Skip to main content
Research_

Sydney’s cyclists twice as happy as other commuters: new research

13 August 2015
Cycling commuters arrive at work in a happier mind frame than other commuters.
Share
Share this page

Sydney’s commuting cyclists are twice as happy as people who drive, walk or use public transport to get to work, University of Sydney research reveals.

cycling to work

Image: Ryan Lane, iStock

“Cycling offers benefits that may not be available through other forms of travel,” says Melanie Crane, who led the research.

"These benefits include the mental health benefits of being active outdoors, a greater control over and predictability of their commuting journey, a sense of fun and a way to save money.

“This may be why cycling commuters arrive for work in a happier mind frame than other commuters.”

The study of 846 inner city Sydney commuters reports that cycling commuters have better overall quality of life and health satisfaction than public transport users, walkers and motorists, after statistically adjusting for other possible explanations such as age, sex, education and income levels.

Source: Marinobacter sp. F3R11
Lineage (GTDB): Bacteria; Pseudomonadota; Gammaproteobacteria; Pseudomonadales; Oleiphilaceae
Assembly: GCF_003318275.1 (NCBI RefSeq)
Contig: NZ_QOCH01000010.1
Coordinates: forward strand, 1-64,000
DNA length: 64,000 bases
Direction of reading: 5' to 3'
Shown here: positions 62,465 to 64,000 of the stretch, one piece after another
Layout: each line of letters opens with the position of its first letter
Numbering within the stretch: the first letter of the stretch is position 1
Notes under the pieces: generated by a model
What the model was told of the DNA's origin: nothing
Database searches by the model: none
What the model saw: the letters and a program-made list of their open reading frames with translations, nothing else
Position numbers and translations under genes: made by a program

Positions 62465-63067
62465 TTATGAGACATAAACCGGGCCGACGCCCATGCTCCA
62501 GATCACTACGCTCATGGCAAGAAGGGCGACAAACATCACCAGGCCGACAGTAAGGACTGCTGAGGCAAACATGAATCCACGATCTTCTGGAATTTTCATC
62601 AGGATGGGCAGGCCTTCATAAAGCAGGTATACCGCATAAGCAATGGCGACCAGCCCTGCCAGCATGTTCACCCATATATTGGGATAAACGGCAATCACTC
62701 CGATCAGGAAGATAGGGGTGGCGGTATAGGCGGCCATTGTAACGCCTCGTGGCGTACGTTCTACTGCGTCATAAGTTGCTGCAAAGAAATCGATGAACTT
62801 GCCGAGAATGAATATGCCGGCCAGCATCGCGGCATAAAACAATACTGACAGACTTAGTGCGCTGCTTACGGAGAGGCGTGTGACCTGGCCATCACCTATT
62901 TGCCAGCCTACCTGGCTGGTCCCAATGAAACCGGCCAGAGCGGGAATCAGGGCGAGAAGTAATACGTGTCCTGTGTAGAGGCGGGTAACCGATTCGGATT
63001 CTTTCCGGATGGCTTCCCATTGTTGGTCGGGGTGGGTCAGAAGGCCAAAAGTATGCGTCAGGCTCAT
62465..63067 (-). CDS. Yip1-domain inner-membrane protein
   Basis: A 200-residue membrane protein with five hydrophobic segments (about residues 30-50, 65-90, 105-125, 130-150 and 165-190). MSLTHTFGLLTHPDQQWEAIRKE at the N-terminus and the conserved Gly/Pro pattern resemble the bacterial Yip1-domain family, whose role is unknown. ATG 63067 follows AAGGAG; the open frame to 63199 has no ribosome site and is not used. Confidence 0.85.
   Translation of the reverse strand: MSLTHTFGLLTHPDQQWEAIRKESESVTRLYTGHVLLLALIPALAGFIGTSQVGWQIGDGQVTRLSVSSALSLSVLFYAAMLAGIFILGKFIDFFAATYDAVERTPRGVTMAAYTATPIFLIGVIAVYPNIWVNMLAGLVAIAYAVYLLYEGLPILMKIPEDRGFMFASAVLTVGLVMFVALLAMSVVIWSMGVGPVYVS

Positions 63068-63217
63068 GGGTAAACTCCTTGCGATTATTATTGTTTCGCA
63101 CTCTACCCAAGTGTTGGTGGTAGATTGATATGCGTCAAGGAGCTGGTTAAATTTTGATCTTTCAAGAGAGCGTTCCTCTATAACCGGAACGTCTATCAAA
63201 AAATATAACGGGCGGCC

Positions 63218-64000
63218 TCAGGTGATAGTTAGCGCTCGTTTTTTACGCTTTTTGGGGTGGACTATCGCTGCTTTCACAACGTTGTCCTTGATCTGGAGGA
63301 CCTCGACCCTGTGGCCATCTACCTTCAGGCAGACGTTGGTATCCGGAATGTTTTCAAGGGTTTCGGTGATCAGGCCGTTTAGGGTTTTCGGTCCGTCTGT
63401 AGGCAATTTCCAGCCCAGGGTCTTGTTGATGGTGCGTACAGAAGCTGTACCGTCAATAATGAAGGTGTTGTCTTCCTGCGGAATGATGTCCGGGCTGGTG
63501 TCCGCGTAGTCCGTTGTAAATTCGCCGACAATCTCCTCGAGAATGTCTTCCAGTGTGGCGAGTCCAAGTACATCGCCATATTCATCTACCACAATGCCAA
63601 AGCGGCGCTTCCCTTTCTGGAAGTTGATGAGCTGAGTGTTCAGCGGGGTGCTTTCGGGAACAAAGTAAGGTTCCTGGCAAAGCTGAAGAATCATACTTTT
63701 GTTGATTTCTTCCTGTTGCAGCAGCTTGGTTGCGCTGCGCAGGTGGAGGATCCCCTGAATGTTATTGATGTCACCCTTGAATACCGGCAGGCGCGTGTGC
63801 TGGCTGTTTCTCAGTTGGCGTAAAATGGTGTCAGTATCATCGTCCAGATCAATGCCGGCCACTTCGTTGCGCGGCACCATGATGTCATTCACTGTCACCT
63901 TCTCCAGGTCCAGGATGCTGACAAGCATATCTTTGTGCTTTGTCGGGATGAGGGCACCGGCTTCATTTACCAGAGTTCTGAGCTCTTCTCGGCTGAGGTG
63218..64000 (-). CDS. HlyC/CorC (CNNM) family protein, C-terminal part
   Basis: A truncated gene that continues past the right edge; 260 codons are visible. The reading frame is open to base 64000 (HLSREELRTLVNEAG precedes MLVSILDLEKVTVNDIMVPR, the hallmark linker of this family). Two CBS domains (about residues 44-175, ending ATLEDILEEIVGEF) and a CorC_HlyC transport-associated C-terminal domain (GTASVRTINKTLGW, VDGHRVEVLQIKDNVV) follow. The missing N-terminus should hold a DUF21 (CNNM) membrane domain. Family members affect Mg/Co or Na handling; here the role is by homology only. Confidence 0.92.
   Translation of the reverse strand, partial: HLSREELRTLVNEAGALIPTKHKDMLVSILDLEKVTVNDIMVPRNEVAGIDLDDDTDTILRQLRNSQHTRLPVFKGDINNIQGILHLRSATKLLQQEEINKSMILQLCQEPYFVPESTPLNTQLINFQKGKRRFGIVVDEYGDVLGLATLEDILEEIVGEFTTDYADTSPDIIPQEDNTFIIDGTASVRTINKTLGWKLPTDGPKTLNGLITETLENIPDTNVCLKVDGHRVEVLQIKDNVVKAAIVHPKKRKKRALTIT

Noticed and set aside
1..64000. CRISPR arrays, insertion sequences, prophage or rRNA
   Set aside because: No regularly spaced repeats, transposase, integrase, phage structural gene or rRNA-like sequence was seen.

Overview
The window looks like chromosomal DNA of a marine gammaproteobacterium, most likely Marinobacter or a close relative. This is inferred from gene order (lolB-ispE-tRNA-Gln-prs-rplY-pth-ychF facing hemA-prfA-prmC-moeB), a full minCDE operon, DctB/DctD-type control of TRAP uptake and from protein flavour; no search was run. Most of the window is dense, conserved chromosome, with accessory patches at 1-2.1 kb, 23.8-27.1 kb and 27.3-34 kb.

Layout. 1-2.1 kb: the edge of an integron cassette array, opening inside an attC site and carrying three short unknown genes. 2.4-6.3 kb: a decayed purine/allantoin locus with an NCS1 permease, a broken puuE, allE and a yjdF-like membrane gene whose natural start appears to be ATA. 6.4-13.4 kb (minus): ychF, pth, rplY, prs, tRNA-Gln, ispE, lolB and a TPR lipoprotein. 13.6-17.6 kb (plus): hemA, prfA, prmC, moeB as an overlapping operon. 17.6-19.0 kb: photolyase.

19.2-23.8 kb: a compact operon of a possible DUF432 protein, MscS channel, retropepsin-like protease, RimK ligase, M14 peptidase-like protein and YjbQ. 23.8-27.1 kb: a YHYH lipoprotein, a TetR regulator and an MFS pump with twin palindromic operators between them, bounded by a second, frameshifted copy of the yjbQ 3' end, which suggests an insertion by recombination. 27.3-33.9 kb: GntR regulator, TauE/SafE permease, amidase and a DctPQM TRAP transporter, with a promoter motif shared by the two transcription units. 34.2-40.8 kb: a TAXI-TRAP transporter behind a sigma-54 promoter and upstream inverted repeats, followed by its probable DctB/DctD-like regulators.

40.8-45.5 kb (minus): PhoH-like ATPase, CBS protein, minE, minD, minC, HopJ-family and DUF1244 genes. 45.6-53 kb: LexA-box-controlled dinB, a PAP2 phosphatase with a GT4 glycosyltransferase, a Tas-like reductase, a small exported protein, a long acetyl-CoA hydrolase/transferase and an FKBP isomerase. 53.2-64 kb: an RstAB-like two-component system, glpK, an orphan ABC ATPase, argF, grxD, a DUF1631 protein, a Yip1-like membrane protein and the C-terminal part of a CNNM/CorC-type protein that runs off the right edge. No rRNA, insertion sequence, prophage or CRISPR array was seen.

Latest data from the Australian Bureau of Statistics (2011) reveals that two thirds of Sydney commuters use cars to get to work (62.6%), followed by public transport (22.8%), walking (4.7%) and cycling (0.9%). The study is one of the first internationally to investigate the relationship between quality of life and transport by comparing different travel modes.

Repeated surveys reveal that Sydney is one of the least cycling-friendly cities in the world.

Repeated surveys reveal that Sydney is one of the least cycling-friendly cities in the world.

“Commuting by bicycle in Sydney, like many other cities in Australia, is inhibited by a lack of separated bicycle paths and safe routes, which negatively impact quality of life and people’s willingness to adopt cycling as a commuting option,” says co-author, Professor Chris Rissel of the University of Sydney.

“Transportation appraisals and transport policy decisions often fail to include the experience of the transport journey from the user’s perspective. Quality of life is an important measure of how individuals rate their health. How quality of life is affected by changes in the urban built environment such as traffic and transport is an increasingly important issue in public health”.

The research is part of a three year study investigating changes in travel and health behaviours as a result of new cycling infrastructure. It was published in the international journal Quality of Life Research.

Dan Gaffney

Media & PR Adviser (Medicine, Dentistry, Nursing and Pharmacy)
Phone
+61481004782
Address
Room N302 Pharmacy A15